Clinton Had Good Reason To Fear Sanders And Play Games About Debating Him Again

Clinton Chicken

After trying to avoid debating Bernie Sanders with offers such as debating on the night of the finals of the NCAA Tournament, Hillary Clinton has finally agreed to a reasonable time and date. They will debate on CNN on April 14 at 9-11 pm eastern time. This came after an extended periods of games from the Clinton camp. As Wil Wheaton summed it up on Twitter:

It is not surprising that Clinton is afraid to debate Sanders again after her poor showing the last time they met. As Connor Lynch pointed out at Salon, Clinton is sick of the left showing how centrist, as opposed to progressive, she is:

On Thursday, Clinton herself vented about the Sanders campaign at a rally in New York, and when confronted by a Greenpeace activist about her financial ties to the fossil fuel industry, she replied testily: “I am so sick of the Sanders campaign lying about me. I’m sick of it.”

Of course, no one is lying about Clinton, who employs a number of bundlers registered as lobbyists for the fossil fuel industry — as Greenpeace documents here — and in an issued response, Greenpeace Democracy Campaign Director Molly Dorozenski said the following:

“Secretary Clinton is conflating Greenpeace with the Sanders campaign, but we are an independent organization, and our research team has assessed the contributions to all Presidential candidates.  We have not and will not endorse candidates. Earlier this year, we asked both Secretary Clinton and Senator Sanders to sign our pledge to #fixdemocracy, and while Sanders signed, Clinton did not. We intend to continue to challenge all candidates to listen to the people, not their biggest donors.”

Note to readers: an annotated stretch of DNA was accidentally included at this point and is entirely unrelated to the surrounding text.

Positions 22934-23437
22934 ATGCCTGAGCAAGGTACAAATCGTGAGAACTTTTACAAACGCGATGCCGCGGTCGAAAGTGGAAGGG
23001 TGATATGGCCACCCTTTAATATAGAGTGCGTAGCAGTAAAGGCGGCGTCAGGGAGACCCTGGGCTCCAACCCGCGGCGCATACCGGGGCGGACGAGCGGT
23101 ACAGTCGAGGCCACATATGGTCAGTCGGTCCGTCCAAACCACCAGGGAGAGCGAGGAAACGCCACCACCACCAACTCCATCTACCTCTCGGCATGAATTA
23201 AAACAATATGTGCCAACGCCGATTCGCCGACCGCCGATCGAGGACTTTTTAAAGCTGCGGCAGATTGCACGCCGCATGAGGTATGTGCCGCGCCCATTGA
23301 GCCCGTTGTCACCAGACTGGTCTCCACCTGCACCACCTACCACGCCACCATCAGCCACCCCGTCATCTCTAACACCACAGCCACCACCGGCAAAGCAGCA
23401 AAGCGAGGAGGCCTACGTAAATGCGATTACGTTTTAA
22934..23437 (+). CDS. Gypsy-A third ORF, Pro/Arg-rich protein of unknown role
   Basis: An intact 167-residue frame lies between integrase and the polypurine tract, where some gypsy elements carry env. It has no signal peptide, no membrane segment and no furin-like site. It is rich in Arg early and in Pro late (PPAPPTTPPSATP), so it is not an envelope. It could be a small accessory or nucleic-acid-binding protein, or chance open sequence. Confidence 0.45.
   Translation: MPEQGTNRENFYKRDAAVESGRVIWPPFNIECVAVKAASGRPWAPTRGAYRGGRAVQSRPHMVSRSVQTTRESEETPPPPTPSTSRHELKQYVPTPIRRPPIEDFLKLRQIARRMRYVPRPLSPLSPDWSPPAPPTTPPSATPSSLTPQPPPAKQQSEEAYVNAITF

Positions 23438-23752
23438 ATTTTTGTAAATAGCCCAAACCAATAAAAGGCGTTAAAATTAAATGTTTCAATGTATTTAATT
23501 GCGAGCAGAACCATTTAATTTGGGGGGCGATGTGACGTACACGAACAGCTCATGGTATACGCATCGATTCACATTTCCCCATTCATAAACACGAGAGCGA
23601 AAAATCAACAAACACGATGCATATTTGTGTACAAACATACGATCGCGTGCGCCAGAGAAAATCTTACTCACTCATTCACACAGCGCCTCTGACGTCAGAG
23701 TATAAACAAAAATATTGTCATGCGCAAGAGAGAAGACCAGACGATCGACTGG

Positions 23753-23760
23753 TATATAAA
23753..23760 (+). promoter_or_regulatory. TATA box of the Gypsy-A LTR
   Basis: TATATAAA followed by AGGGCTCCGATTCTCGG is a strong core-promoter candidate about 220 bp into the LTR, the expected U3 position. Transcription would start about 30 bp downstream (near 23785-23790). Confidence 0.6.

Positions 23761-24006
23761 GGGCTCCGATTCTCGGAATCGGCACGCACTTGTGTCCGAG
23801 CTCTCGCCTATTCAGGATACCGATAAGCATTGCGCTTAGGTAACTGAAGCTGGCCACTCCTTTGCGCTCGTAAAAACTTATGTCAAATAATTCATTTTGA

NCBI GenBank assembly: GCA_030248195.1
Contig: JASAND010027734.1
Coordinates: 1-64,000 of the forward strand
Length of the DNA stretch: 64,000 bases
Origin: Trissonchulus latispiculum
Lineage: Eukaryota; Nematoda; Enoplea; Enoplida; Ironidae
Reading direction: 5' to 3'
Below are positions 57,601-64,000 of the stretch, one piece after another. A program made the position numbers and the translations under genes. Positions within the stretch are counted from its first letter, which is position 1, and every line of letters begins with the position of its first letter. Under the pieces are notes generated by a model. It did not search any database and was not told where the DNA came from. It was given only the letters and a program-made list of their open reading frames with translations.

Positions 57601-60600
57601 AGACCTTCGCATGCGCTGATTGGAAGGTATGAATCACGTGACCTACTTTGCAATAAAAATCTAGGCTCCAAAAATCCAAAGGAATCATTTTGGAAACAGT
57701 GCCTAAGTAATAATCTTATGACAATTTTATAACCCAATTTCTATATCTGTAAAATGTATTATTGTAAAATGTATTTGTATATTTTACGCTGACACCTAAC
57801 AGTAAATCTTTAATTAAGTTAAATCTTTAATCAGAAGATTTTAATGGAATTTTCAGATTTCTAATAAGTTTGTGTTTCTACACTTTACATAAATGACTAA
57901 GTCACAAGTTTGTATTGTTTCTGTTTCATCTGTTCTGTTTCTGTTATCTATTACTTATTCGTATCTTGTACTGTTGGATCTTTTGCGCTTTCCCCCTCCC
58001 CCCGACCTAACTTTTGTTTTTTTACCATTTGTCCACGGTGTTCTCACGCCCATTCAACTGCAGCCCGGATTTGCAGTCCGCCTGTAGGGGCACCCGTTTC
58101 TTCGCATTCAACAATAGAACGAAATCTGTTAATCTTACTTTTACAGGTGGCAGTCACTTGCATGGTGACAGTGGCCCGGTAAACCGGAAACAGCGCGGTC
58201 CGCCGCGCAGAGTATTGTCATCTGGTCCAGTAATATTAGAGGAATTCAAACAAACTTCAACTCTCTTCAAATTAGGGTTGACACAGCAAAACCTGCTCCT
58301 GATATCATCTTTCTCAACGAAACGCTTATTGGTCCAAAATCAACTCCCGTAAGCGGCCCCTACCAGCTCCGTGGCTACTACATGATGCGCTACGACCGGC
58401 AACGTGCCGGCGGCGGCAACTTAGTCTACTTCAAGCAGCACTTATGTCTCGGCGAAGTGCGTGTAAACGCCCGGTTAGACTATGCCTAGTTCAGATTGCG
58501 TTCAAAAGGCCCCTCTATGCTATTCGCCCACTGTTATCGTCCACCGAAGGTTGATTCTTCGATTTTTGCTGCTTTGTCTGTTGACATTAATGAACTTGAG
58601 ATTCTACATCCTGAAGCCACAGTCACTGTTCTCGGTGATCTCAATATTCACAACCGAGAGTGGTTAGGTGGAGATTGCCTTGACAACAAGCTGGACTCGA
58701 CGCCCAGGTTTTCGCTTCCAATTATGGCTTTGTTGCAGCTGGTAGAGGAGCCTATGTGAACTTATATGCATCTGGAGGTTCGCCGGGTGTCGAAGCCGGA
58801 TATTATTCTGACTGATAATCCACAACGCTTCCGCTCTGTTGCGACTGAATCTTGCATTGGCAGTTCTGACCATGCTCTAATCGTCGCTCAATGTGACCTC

…Sanders is symbolic of a left-wing resurgence, and he has certainly made Clinton’s life harder with his impressive grassroots campaign. But the left has always been repelled by the Clintons, with or without Bernie. Ever since Bill and Hillary skyrocketed to political stardom in the early ’90s and helped transform American liberalism, those on the left have regarded them both as unprincipled careerists who are willing to say just about anything to get elected. President Clinton’s administration frequently proved this to be the case, and there is little reason to think Hillary Clinton, who has shifted her rhetoric to the left during the primaries, won’t revert back to the center-right when all is said and done.

Clinton is actually lucky that Sanders goes so easy on her, as that will not be the case should she be debating during the general election. For example, with the FBI investigation of Clinton’s email practices entering a new phase, today there is an opinion piece at USA Today on why she should be prosecuted. Realistically, I think there is a very low probability that Clinton will be prosecuted by the Obama DOJ, even though lower level people have been prosecuted or doing less. Sanders is probably right to leave this matter to the FBI and others investigating.

However, Clinton’s mishandling of classified information is only a side issue of the overall matter. I hope that, while campaigning in Wisconsin, Sanders read an editorial in the Milwaukee Journal Sentinel which discusses the major issue–Clinton’s long-standing opposition to transparency in government:

Clinton’s abysmal record on open government

Nothing matters more to leadership in a democracy than support for an open, honest government in which citizens are informed and in charge. It is the foundational building block of the republic upon which all else rests. And any candidate vying for the votes of the American people needs to have demonstrated a firm commitment not only to the ideal but to the reality of open government.